Polymerase chain reaction (PCR) and quantitative or real-time PCR (RT-PCR, qPCR) share many similarities but function differently and generate divergent end products.
PCR gives a “yes/no” answer at the end of amplification, whereas qPCR detects product in real time as it is being amplified, hence the “RT” and “q” designations. qPCR amplification curves generated from fluorescence detection provide an accurate measure of how much material the analyst began with. By contrast, conventional or “end point” PCR results are visualized through gel electrophoresis, and thus give at best semiquantitative measurements through the use of gel standards.
“With normal PCR, when you look at a gel at the end of a process it doesn’t matter how much material you started with—you’ll still get a big bright band,” says Rod Pennington, PhD, senior research scientist at Promega (Madison, WI). “With qPCR you can extract information that tells you what that starting amount was over a scale of many orders of magnitude.”
The amplification curve is the principal indicator that a qPCR reaction has proceeded satisfactorily—or not. It is generated by exciting the fluorescence labels and quantifying the response by application of a software algorithm to generate a curve whose shape is diagnostic.
Since it is based on fluorescence detection, qPCR is capable of detecting multiple genetic targets in the same reaction or sample and can quantify their proportions. A useful application of this capability is determining male/female or human/nonhuman genetic elements.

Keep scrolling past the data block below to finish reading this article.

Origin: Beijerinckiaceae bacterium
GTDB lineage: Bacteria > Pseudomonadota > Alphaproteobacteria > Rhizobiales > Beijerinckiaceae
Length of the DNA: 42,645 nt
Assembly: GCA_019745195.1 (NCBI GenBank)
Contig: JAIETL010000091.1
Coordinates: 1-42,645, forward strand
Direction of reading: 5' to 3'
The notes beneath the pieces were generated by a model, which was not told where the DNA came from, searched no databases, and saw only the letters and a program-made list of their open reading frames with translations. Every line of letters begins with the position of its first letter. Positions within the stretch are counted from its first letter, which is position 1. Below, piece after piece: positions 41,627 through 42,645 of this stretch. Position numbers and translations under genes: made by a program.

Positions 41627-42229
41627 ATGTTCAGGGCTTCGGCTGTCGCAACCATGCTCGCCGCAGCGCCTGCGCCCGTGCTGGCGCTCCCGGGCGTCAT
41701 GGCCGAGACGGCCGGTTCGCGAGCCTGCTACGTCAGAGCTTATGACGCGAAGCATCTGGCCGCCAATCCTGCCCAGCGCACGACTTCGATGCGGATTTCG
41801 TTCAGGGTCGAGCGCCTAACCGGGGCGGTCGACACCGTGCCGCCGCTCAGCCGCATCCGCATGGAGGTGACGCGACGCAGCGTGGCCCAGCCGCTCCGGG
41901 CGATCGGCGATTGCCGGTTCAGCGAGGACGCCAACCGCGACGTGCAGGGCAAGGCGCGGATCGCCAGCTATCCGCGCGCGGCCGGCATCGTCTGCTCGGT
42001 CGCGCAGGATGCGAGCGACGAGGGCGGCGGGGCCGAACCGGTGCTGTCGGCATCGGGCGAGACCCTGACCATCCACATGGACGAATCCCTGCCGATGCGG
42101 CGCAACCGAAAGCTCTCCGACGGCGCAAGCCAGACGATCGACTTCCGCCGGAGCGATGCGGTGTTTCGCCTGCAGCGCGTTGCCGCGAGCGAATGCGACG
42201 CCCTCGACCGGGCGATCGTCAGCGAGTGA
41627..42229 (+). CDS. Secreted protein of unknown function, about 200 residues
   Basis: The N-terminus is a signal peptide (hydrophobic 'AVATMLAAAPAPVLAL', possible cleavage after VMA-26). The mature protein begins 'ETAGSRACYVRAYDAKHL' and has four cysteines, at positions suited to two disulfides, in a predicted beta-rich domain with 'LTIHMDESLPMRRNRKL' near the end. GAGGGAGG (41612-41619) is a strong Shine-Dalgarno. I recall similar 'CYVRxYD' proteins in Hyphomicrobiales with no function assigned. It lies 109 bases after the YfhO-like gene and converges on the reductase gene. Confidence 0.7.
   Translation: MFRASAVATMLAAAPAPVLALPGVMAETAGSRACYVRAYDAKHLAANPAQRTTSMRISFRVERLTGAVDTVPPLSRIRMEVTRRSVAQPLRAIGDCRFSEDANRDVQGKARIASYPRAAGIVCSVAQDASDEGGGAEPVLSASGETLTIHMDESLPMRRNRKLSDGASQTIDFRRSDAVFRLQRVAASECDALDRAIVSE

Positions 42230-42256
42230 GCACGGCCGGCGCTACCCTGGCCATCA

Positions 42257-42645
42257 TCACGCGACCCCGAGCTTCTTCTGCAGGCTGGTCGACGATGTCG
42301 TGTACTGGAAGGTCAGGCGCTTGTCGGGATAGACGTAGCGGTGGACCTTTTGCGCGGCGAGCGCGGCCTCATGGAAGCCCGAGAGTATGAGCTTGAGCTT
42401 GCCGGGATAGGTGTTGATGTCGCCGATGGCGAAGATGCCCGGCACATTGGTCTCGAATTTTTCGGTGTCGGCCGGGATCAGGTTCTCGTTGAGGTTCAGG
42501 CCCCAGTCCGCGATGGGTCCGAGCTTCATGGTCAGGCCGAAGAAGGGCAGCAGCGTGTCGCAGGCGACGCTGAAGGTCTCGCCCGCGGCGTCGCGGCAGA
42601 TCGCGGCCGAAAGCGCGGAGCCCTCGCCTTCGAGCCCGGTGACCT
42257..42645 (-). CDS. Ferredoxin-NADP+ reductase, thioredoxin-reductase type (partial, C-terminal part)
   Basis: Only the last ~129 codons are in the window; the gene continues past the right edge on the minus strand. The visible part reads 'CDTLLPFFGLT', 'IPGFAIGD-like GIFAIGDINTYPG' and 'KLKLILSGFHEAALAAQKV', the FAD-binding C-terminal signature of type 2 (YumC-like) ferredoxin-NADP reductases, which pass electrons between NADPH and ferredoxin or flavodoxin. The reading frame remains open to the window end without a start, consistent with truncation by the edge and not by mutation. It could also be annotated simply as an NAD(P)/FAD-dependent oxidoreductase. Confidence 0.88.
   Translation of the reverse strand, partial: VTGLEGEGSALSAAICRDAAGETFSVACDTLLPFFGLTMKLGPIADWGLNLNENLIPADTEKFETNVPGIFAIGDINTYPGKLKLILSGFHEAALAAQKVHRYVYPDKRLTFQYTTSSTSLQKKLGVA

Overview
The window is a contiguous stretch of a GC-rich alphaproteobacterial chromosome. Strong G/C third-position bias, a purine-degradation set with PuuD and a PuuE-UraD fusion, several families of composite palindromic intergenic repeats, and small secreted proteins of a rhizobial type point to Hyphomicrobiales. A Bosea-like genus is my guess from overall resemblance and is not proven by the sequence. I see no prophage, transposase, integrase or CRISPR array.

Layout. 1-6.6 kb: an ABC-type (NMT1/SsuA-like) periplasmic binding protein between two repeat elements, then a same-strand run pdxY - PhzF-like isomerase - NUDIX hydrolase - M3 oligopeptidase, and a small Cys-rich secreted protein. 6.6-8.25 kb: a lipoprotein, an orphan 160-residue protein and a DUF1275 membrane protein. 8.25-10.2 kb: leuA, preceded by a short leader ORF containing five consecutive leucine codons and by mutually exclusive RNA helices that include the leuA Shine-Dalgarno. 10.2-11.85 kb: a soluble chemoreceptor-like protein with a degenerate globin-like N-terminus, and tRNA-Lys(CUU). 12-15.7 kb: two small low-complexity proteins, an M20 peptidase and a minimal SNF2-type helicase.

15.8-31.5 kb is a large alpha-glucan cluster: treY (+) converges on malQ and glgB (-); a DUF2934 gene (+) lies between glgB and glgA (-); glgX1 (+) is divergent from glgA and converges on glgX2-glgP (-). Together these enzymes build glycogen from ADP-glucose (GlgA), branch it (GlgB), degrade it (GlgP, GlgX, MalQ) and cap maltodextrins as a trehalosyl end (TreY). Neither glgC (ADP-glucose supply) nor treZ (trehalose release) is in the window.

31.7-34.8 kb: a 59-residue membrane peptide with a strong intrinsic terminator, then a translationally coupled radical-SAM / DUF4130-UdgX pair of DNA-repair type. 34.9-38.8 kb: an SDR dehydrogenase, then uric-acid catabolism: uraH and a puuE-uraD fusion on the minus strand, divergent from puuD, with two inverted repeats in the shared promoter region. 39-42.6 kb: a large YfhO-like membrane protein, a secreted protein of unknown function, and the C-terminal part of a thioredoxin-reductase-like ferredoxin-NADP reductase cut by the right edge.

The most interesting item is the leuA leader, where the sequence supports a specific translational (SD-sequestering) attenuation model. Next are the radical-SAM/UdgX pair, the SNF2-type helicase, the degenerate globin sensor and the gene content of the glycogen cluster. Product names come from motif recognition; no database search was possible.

General qPCR troubleshooting
“Poor amplification efficiency can be a significant problem in qPCR,” Pennington tells Lab Manager. Quite a large number of factors, from divergent sources, contribute to efficiency. Protocol-based issues arise from reaction setup, design of primers and cycling steps, quantity of polymerase used, and magnesium chloride concentration. Sample quality, matrix, and isolation method also contribute.
These factors commonly result in noise or delayed amplification curves. Delays generally indicate low target concentration, but can be due to poor amplification efficiency. Noise is somewhat more complex, as it may arise from the amplification of unwanted targets due to poor primer design, suboptimal temperature cycling, or other factors.
“A delayed amplification curve is not always bad, but you’d normally prefer robust amplification where you generate a solid curve from a minimal amount of target,” Pennington says.
Troubleshooting qPCR involves testing conditions and components known to affect PCR efficiency. These include annealing temperatures, magnesium chloride and primer concentrations, and others. Operators can almost always resolve these problems, and the experimentation is usually not resource-prohibitive.
Working in a 96-well qPCR plate enables investigators to test several factors simultaneously. “That’s a large number of parameter combinations that you can test, even with replicates,” Pennington notes.
Instead of using a plate reader, the troubleshooting experiment runs inside the qPCR instrument, which provides incubation, temperature cycling, and fluorescence measurement. Depending on the depth of a particular issue parameter, testing takes anywhere from a few hours to several days.
Labs working on a new qPCR experiment usually begin with a master mix that includes all reagents needed to conduct gene amplification. Numerous master mixes are available commercially, suitable for any conceivable gene target and sample type.